The School-boy Apparition





A few years since, the inhabitants of Dorking, in Surrey, entertained a

notion, that a ghost walked in a certain place in that neighbourhood;

and that she (for it was an ancient lady, lately dead) was seen hovering

about the mansion-house, which was left uninhabited for some time; that

she would be up and down in the house very often in the day-time, making

a rumbling and a clattering noise; and in the night-time she walked in

the neighbouring fields, with a candle in her hand, and though the wind

blew ever so hard, it would not blow the candle out; that sometimes she

would appear in the open fields, sometimes up in the trees; and, in

particular, there was a little heath near Dorking, called Cotman Dean,

where, it was said, she was frequently seen.



There was a boarding-school of boys in that town, some of whom were

particularly roguish, and contrived all this walking, from the beginning

to the end. First, they got a small rope; and, tying one end of it to an

old chair which stood in an upper room of the house (for they had found

the means to get in and out of the house at pleasure), they brought the

other end of the rope down on the other side of the house, in a private

place, where it could not easily be seen; and by this they pulled the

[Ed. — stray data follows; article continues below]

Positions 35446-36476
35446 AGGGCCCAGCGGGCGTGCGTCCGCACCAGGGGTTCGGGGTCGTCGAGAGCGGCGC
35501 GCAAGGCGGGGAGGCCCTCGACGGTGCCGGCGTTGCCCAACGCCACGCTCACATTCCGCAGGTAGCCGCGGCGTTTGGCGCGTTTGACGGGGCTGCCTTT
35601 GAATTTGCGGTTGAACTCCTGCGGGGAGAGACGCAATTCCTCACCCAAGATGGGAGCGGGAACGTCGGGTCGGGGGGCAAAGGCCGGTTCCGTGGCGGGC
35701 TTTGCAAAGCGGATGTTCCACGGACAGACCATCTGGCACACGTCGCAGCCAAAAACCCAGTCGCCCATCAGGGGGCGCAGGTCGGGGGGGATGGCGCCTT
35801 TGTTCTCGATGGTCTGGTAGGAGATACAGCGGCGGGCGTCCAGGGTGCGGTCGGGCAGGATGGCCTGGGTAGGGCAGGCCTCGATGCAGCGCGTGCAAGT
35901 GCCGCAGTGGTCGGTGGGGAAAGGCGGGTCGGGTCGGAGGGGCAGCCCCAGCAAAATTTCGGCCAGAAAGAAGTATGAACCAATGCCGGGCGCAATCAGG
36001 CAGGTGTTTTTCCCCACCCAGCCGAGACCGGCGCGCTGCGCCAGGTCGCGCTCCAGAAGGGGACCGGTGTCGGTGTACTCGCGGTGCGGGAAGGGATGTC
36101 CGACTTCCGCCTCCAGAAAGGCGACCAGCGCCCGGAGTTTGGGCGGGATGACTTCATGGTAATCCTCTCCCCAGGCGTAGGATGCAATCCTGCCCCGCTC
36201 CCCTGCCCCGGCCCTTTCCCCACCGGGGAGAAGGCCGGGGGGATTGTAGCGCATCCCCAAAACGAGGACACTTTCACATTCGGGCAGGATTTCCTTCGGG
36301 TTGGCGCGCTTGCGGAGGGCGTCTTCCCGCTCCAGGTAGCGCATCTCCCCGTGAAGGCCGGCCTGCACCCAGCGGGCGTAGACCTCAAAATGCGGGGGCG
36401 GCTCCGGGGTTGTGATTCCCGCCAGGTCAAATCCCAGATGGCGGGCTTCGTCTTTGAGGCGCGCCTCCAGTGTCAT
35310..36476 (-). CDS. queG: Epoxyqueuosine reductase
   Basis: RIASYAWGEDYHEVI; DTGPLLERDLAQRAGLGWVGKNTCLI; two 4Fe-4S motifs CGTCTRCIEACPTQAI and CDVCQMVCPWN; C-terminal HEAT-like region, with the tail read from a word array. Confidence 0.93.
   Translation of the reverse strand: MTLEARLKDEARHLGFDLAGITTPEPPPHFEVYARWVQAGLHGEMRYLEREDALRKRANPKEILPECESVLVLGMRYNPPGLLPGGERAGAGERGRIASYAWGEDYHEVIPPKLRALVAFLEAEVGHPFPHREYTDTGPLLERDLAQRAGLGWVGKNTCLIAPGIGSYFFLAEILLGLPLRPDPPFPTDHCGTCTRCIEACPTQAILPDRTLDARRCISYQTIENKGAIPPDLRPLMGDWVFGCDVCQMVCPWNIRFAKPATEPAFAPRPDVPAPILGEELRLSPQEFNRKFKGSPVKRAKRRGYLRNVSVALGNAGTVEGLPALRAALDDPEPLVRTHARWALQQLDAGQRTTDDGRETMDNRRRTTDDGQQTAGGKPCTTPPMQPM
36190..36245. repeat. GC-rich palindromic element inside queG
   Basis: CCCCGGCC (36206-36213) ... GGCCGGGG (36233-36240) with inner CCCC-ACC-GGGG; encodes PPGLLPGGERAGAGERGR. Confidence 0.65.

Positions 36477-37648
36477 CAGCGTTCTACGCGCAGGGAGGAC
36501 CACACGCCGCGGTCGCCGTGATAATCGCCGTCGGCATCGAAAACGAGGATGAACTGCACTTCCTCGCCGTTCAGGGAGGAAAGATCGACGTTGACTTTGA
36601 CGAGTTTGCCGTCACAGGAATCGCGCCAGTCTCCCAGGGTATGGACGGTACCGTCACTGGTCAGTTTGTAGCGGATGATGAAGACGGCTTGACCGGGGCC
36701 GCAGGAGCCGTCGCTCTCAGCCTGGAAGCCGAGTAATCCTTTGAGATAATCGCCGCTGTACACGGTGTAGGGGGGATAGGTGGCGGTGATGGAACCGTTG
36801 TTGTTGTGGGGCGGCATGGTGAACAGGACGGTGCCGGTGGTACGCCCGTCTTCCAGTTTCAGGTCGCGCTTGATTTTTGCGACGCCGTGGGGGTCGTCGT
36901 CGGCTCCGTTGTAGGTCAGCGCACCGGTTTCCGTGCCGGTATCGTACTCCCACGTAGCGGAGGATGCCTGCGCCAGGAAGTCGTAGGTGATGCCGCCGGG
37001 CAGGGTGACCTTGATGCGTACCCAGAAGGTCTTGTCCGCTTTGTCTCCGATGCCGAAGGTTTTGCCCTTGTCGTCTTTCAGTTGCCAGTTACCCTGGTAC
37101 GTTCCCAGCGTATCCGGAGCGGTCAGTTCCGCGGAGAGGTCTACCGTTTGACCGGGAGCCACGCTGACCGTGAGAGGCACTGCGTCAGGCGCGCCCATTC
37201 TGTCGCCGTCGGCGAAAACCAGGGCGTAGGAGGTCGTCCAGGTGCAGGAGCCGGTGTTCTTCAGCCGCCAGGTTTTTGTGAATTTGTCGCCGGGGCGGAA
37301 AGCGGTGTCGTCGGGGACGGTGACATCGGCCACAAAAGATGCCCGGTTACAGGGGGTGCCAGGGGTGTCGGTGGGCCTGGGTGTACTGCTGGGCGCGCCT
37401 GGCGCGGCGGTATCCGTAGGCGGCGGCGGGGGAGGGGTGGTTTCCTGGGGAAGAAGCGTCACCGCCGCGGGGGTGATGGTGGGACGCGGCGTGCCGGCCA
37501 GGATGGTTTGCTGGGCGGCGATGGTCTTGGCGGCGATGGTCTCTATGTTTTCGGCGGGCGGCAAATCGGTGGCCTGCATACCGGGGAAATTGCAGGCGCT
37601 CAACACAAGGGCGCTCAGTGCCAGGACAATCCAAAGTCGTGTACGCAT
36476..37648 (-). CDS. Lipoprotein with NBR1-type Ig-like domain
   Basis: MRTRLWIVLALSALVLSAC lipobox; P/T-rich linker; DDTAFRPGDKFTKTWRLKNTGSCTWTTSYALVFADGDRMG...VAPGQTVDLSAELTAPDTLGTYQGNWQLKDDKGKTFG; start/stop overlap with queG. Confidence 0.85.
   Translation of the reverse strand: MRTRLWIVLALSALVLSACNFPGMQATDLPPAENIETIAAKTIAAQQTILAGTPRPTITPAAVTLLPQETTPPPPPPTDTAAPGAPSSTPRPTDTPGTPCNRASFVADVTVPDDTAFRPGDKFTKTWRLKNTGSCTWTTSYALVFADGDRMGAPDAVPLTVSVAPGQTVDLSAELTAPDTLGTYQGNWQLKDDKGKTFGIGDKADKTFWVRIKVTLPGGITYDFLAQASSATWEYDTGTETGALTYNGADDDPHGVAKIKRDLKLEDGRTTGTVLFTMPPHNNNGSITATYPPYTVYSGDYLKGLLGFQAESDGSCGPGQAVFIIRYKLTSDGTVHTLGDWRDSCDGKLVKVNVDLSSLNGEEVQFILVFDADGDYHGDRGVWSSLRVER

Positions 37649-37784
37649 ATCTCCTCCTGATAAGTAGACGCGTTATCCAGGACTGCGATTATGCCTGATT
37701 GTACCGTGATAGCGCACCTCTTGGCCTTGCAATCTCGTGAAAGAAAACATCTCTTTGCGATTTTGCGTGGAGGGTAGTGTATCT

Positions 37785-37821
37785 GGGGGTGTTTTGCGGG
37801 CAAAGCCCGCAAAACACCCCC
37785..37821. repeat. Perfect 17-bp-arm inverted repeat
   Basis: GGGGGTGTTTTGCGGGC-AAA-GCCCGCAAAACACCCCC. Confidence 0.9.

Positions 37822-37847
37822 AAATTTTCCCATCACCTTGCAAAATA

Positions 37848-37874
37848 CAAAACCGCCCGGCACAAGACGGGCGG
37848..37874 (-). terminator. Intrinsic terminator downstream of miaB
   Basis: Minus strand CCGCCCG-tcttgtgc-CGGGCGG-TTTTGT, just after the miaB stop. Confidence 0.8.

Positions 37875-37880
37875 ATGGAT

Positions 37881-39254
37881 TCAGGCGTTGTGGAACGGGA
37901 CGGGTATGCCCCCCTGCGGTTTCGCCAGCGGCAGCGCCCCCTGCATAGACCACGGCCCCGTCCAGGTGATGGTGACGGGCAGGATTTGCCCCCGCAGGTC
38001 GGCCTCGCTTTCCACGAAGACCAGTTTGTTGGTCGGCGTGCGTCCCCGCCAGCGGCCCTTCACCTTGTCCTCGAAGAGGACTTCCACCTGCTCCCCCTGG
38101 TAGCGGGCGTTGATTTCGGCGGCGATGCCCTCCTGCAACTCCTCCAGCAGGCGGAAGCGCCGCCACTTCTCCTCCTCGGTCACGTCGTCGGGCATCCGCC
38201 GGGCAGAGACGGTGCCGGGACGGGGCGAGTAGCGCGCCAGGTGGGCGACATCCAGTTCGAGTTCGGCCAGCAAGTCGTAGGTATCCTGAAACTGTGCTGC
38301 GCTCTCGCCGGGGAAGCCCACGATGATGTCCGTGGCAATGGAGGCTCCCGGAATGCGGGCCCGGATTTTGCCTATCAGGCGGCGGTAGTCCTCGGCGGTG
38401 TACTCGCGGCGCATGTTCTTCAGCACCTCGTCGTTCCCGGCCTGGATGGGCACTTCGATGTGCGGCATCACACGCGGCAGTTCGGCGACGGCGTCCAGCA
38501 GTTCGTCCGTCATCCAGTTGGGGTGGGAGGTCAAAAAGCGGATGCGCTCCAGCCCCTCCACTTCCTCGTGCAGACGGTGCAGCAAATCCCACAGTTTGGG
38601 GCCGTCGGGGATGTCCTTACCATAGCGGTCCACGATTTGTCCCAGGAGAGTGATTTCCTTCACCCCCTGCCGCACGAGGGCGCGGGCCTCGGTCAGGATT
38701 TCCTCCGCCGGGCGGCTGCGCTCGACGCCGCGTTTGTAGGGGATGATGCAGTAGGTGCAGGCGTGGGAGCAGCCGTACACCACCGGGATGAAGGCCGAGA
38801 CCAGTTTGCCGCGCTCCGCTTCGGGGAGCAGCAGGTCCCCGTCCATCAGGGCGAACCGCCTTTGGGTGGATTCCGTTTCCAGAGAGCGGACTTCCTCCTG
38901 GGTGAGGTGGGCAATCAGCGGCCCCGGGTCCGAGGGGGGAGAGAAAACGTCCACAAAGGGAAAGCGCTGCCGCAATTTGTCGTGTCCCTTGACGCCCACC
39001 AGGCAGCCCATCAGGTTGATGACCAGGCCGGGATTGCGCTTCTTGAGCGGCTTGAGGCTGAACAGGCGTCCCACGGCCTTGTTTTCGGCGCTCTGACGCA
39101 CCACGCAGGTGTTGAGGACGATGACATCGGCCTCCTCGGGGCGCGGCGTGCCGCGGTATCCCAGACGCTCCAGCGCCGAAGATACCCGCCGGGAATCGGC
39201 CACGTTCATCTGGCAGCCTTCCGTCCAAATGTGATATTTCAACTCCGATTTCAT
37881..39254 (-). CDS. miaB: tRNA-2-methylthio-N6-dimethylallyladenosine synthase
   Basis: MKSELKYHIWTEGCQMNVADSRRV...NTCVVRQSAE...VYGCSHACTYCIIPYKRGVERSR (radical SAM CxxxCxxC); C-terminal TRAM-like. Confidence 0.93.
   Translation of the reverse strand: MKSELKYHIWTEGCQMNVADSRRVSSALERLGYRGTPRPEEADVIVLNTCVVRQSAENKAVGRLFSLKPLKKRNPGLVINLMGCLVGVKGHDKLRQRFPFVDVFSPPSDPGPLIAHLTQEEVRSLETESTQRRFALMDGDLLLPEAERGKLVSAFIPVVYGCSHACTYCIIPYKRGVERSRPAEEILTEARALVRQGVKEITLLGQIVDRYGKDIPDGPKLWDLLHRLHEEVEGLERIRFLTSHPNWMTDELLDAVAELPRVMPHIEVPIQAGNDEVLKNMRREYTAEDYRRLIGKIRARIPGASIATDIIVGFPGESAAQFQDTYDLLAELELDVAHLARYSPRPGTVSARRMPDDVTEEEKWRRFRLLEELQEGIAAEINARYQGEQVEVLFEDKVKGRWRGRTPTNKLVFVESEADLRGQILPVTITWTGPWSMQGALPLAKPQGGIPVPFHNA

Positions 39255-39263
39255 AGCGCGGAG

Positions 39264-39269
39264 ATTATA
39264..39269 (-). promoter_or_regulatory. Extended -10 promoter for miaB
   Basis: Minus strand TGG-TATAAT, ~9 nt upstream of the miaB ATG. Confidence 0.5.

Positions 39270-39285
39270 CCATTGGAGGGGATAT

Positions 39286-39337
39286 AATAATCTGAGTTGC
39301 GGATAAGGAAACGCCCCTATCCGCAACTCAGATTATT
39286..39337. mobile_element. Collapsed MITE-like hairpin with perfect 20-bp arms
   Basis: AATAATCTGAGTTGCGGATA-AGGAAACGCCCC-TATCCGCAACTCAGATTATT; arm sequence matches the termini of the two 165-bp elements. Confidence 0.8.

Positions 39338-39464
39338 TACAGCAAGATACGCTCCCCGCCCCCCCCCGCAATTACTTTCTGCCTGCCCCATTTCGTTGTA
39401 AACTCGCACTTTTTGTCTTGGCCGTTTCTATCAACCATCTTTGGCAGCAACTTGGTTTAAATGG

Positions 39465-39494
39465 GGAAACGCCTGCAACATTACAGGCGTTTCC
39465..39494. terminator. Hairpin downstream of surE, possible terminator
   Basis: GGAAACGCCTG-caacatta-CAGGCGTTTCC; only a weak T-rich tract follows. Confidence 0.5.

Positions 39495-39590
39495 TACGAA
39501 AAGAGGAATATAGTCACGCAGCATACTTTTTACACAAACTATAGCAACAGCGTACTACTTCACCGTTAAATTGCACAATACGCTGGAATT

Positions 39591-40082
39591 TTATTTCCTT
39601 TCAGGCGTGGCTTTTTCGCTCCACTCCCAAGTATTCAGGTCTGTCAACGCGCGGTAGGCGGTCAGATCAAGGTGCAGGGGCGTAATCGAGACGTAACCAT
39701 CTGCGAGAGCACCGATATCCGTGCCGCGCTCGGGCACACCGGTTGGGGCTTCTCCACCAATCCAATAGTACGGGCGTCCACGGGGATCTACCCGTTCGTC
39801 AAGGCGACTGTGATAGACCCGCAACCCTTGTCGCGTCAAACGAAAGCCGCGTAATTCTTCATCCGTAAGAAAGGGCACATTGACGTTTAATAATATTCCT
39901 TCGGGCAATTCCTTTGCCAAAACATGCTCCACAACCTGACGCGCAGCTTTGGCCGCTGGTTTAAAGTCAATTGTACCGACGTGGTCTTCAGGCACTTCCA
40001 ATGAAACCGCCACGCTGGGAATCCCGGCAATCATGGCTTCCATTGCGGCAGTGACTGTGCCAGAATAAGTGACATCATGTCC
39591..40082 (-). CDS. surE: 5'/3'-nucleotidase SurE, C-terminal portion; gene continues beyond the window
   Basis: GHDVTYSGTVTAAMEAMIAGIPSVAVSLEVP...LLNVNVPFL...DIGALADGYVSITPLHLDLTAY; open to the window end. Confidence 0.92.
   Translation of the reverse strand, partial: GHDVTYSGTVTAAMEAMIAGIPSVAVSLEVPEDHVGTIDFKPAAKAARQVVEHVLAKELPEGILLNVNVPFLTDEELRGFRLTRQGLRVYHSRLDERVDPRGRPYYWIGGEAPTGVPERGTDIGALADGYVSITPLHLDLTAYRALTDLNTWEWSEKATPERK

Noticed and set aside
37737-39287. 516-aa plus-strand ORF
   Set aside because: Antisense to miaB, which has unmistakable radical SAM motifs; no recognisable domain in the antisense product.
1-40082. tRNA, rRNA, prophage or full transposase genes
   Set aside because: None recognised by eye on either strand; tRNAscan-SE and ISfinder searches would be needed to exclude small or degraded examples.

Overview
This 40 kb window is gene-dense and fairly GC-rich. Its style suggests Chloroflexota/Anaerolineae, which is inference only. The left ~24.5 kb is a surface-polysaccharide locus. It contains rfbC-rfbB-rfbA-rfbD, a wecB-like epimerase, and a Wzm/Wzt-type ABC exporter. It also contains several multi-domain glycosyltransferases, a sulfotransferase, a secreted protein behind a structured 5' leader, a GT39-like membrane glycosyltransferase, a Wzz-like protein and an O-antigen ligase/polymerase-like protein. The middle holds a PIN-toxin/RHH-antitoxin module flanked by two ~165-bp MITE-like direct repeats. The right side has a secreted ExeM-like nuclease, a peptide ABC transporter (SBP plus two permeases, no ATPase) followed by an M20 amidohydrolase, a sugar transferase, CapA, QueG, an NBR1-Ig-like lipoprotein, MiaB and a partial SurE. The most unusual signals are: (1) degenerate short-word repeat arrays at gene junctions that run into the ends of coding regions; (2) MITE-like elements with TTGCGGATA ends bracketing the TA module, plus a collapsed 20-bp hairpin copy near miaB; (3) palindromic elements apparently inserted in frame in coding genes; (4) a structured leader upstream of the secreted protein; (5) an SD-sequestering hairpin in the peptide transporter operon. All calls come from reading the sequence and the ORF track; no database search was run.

old chair up, and then let it fall down again: this made a great noise

in the house, and was heard distinctly by many of the neighbours. Then

other boys of the same gang took care to call out the old women in the

next houses, that now they might hear the old lady playing her pranks;

and, accordingly, they would all assemble in the court-yard, where they

could plainly hear the noises, but not one of them would venture to go

up stairs. If any one offered to go a little way up, then all was quiet;

but, as soon as ever they retired, the rumbling would begin again. This

was the day's deception.



In the night, one of these unlucky boys got a dark lanthorn, which was

a thing, at that time, the country-people did not understand; and with

this he walked about the orchard, and two or three closes near the

house, shewing the light in different directions. His comrades would

then call all the old women about them to see it. Then, on a sudden, the

light would seem to go out, as the boy closed up the lanthorn. Then he

would run swiftly across the whole field, and shew his light again on

the other side. Now he would be up in a tree, then in the road, then

upon the middle of the heath; so that the country-people made no more

question, but that the old lady walked with a candle in her hand, and

that they saw the light of it; in a word, it passed for an apparition,

and was generally conceived as such by the neighbourhood, till the

knavery was discovered, the boys punished, and the towns-people laughed

at for their credulity.





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